South Italian-Chalcidian helmet with volutes over the temples

Greek, South Italian
Early Hellenistic Period
about late 4th century B.C.


Place of Manufacture: Italy, Campania, Lucania, or Apulia

Catalogue Raisonné

Highlights: Classical Art (MFA), p. 076-077.

Dimensions

Height: 33.0 cm (13 in.); width: 23.5 cm (9 1/4 in.)

Accession Number

2003.815.1

Medium or Technique

Bronze

Not On View

Collections

Europe, The Ancient World

Classifications

Armor

A Chalcidian helmet of South Italian type. The helmet has hinged cheek protectors. The top of the helmet has a central ridge and is set off from the concave neck protector. A three-sided area - a kind of pediment - is set off by ridges above the forehead; the upper ridges terminate in scrolls above the temples. The scrolls are now hidden by small wings. The pediment encloses a head of Medusa in relief. Another ridge runs along the lower edge of the front of the helmet. It has a slight downward point at the center, a kind of residual nose guard. A corkscrew-like vertical spiral of bronze terminating in a snake’s head is attached to each side of the top to hold plumes. The sinuous lower outline of the helmet is created by openings for ears, eyes and mouth.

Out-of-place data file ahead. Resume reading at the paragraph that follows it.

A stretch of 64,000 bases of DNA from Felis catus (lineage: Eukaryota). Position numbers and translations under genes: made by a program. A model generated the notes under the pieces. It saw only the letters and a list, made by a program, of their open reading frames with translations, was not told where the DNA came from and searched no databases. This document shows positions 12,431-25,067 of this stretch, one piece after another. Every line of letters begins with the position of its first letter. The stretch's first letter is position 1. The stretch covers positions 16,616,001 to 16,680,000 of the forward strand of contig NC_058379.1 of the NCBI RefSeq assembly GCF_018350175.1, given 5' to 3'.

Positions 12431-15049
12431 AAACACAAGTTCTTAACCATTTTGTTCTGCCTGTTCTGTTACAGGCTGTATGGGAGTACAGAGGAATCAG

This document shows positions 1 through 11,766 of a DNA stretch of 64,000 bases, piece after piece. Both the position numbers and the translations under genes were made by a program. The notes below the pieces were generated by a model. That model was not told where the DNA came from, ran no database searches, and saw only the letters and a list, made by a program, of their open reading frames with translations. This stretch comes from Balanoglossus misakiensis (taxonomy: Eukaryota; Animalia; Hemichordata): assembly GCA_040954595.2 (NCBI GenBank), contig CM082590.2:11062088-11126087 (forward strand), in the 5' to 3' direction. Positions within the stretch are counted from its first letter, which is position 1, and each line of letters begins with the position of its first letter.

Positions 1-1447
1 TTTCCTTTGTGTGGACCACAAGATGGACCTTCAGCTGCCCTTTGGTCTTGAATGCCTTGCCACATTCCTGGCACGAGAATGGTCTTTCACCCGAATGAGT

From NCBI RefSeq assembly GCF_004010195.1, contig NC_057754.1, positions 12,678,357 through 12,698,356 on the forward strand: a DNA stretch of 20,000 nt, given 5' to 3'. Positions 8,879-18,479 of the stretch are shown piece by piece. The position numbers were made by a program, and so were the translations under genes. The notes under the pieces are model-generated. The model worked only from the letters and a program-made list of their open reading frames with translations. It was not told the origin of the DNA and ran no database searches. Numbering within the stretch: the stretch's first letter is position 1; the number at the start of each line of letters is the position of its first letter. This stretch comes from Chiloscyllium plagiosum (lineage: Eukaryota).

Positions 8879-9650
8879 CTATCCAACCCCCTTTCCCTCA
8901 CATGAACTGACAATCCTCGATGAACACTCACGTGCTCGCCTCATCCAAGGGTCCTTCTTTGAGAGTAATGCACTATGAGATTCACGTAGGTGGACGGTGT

Because of the type of cuirass sold with it (2003.815.2-3), the helmet probably belonged to the panoply of a cavalryman.

Provenance

By 1975: Cologne art market; 1975: purchased by Joost Kuizenga of Enschede, The Netherlands from the Cologne art market; March 20, 1993: sold by Kuizenga to the Liebert collection, Krefeld, Germany; 2001: said to have been acquired by or consigned to Axel Guttmann from the Liebert collection and returned three months later; by June 2001: consigned by Liebert to Sotheby's, 1334 York Avenue, New York (auction 7676, June 12, 2001, lot 68); June 12, 2001: sold by Sotheby's to a private collector and repurchased not long thereafter by Sotheby's; by June 2002: with Sotheby's New York (auction June 13, 2002, lot 67); August, 2003: purchased from Sotheby's by Peter Aldrich; December 2003: fractional year-end gift of Widgie and Peter Aldrich to MFA

Credit Line

Partial gift of Widgie and Peter Aldrich